Young bear wanders into Pulaski County manufacturing plant, ends up in the rafters 20 feet off the ground

New River Valley News

PULASKI COUNTY, Va. (WFXR) — A young bear wandered into a Pulaski County manufacturing plant and found its way into the high rafters, prompting a response from members of the Virginia Department of Wildlife Resources (DWR) early Friday afternoon.

On Friday, June 4, the DWR says staff from the Wildlife and Law Enforcement divisions were notified about a bear getting into a large manufacturing plant and lodging itself in the building’s rafters about 20 feet off the floor.

Staff members from both DWR divisions responded to the call; assessed the situation; and determined that, given the bear’s location, the chances that it would soon leave on its own in a safe manner were low.

Therefore, based on the plant’s production needs, the staff decided to immobilize the bear and remove it from the area.

With the help of the plant’s lift equipment operators and safety staff, officials say a DWR biologist was lifted into position and safely administered a chemical immobilization dart before the bear was safely lowered from its perch using a forklift and platform.

The bear underwent a physical health check before it was loaded into a carrier and transported to a suitable site for release, according to the department.

“With the great teamwork between DWR Wildlife and Law Enforcement staffs and on-site staff, this operation was conducted safely and effectively for both bear and humans.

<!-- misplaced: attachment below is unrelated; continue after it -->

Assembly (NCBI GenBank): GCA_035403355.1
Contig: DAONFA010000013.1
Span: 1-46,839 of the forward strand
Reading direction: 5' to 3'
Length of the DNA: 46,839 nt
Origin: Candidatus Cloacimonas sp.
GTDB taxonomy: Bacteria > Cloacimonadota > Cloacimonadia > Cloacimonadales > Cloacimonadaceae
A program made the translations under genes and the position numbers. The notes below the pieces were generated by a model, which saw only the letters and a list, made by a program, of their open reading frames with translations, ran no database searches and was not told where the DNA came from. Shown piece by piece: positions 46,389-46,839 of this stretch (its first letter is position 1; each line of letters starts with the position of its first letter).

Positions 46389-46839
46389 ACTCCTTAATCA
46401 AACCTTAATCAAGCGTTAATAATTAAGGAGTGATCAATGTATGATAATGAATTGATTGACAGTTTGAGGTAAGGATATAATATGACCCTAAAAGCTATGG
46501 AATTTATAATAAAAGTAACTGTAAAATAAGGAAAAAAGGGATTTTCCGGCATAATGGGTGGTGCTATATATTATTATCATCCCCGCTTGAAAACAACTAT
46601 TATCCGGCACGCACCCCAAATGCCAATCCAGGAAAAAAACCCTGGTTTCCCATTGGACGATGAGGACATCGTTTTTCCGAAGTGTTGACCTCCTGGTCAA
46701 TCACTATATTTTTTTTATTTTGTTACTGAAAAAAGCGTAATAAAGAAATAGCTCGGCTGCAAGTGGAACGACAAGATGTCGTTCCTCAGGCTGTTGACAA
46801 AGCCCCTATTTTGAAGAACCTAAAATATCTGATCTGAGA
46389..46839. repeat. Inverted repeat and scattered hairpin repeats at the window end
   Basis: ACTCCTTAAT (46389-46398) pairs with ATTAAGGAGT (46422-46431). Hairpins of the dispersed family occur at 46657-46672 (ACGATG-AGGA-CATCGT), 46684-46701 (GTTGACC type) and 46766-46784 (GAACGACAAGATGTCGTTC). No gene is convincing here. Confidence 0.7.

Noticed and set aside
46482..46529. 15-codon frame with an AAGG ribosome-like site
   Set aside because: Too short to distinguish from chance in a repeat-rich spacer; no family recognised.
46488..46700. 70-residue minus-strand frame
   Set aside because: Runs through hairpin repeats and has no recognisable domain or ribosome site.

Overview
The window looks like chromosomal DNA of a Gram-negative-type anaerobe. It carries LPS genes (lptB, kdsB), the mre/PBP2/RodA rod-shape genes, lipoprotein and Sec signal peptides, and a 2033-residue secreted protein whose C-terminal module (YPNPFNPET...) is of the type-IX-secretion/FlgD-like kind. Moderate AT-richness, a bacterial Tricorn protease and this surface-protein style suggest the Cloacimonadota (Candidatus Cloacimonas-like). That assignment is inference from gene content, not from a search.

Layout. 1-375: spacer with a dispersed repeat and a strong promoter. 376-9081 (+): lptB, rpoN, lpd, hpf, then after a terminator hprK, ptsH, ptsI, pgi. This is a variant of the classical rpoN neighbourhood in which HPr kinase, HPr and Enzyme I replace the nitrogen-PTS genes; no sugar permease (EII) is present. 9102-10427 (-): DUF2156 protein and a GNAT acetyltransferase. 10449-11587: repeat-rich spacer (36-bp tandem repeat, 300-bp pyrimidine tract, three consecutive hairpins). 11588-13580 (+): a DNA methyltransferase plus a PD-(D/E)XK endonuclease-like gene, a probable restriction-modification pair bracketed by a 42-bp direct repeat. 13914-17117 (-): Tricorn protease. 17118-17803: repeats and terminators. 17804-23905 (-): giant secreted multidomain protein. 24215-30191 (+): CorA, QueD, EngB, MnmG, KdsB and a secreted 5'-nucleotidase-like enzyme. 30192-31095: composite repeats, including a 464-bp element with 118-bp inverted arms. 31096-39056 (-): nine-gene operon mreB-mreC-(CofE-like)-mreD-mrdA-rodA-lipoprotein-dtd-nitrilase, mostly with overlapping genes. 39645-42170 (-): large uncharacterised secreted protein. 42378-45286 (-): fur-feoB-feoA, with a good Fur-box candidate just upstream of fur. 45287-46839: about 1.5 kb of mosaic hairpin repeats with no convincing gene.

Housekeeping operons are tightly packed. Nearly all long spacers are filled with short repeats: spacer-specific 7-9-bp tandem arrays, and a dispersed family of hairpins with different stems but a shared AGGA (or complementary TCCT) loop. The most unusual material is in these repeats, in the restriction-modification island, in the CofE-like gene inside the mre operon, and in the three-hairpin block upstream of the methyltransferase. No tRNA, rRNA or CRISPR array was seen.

DWR would like to emphasize that the first and typical option in most scenarios involving a bear that is treed or has entered a confined space is to ensure the bear has a good escape route and to remove people or pets (if present) a far distance from the animal. Given ample time, once the bear doesn’t feel scared or threatened, it will feel comfortable enough to leave on its own. In this particular situation, the bear was given time to leave, but because of the large number of plant employees on site during the work day, the interruption to plant operations, and potential safety risk to both the bear and humans, DWR determined that safe removal was the best course of action. #workingforwildlife#protectthewild

Virginia Department of Wildlife Resources

For more information about dealing with bears in Virginia, follow this link.

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